Vacuum cleaners that have Hepa (high-efficiency particulate air) or S-class filters, designed to retain the particles that cause allergy attacks, should also make a difference.
Is the vacuum cleaner's capacity important?
The average vacuum cleaner has a capacity of between two and three litres, but the recommended maximum fill level or the amount of dust the cleaner can actually hold before suction decreases may be far less.
As a general rule, if you have a large household that needs lots of cleaning, choose a vacuum cleaner with a high capacity – you'll have to buy fewer new bags and do less fiddling around.
But remember for many vacuum cleaners pick-up can diminish as the bag or canister fills up, so it's a good idea to change the bag before it's bursting at the seams. This can prove pricey with some models, though.
You might want to take a look at our vacuum features explained page to see more information about capacity, filters and storage.
Do vacuum cleaners that claim to be more energy efficient really use less energy?
Which? has tested a few vacuum cleaners claiming low energy use, and levels vary. Some recorded low levels in our test, others proved average. Vacuum cleaners need the power to clean floors and as yet we’ve not found a vacuum cleaner that balances excellent all-round cleaning with very low energy use.
Average energy consumption is around 0.27kWh to vacuum a 10m2 area of carpet at full suction – that’s about the same area as three king size beds. We've seen energy-sapping models use in excess of 0.15kWh more energy than the less power hungry ones - the difference is enough energy to boil a litre of water in a kettle.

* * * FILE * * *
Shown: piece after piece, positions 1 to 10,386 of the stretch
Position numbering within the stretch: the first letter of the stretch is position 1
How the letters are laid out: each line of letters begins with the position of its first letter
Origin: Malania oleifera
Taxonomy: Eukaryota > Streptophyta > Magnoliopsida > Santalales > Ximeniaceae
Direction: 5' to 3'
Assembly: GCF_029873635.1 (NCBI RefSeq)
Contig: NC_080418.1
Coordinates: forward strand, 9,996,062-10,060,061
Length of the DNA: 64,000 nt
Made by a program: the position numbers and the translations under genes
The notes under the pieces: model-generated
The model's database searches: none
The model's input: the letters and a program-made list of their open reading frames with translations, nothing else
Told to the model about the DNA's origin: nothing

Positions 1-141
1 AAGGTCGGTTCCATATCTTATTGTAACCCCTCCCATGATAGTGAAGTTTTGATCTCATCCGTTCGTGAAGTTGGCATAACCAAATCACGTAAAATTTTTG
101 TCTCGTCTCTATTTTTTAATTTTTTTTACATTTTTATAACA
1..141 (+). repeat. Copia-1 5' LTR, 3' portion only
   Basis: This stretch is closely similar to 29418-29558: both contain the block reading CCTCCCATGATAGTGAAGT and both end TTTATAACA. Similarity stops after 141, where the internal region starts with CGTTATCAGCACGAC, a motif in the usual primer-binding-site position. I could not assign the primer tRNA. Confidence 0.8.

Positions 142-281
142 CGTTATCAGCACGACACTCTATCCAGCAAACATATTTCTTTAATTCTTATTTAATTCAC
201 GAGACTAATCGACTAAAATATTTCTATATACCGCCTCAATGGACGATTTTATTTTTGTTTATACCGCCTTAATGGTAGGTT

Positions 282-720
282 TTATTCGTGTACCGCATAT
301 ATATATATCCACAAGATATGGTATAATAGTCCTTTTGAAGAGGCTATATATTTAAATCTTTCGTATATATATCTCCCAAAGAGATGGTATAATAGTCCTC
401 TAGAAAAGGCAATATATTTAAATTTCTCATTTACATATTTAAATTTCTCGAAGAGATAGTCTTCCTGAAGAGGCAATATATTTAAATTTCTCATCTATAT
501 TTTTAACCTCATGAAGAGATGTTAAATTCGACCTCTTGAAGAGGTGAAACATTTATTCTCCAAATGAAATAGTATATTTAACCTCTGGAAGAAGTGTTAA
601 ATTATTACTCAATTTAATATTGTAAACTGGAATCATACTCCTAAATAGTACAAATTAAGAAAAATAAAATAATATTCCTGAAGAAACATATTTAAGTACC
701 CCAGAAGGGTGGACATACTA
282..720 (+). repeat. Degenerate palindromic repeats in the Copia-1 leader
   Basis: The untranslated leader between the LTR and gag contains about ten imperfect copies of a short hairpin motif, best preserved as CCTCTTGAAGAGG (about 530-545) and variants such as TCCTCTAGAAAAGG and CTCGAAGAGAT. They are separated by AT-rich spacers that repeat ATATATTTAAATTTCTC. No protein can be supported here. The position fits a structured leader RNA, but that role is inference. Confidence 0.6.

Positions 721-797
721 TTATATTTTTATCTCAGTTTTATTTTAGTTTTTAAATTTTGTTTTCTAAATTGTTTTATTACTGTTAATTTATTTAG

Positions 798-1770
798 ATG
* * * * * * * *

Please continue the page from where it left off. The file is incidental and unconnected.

What kind of bags should I buy for my vacuum cleaner?
Vacuum cleaner manufacturers usually recommend buying replacement bags sold under their own brand names. But you can also buy bags – especially from online shops – from third-party suppliers, such as Airflo, Unifit and Vivanco. These companies make the 'official' bags for some vacuum cleaner manufacturers as well as providing their own-branded alternatives.
Generally, you're unlikely to see much difference. But the Which? tests show some alternative bags tended to let small particles of dust escape, which might mean you'd need to change the vacuum cleaner's filters more often.
I get static shocks from my vac - what can I do?
It's possible to get electrostatic shocks from a vacuum cleaner if earthed surfaces are touched. Various factors determine the likelihood and severity of shocks, but the main things at play are humidity, the kind of dust that's being sucked in, the material of the floor and the material of the shoes you're wearing.
One practical tip to reduce the likelihood of receiving shocks would be to lie the handle or hose of the vac down on the floor at regular intervals to discharge any build up of static.
I’ve heard about robot vacuum cleaners, are they any good?
Robots that vacuum while you take it easy have been around for several years, and more are coming with prices substantially cheaper than the first models. We're keeping an eye on the market which, as yet, remains small so we're not planning any full-scale lab testing. But take a peek at the concept by watching our videos on some of the latest robot vacuum cleaners.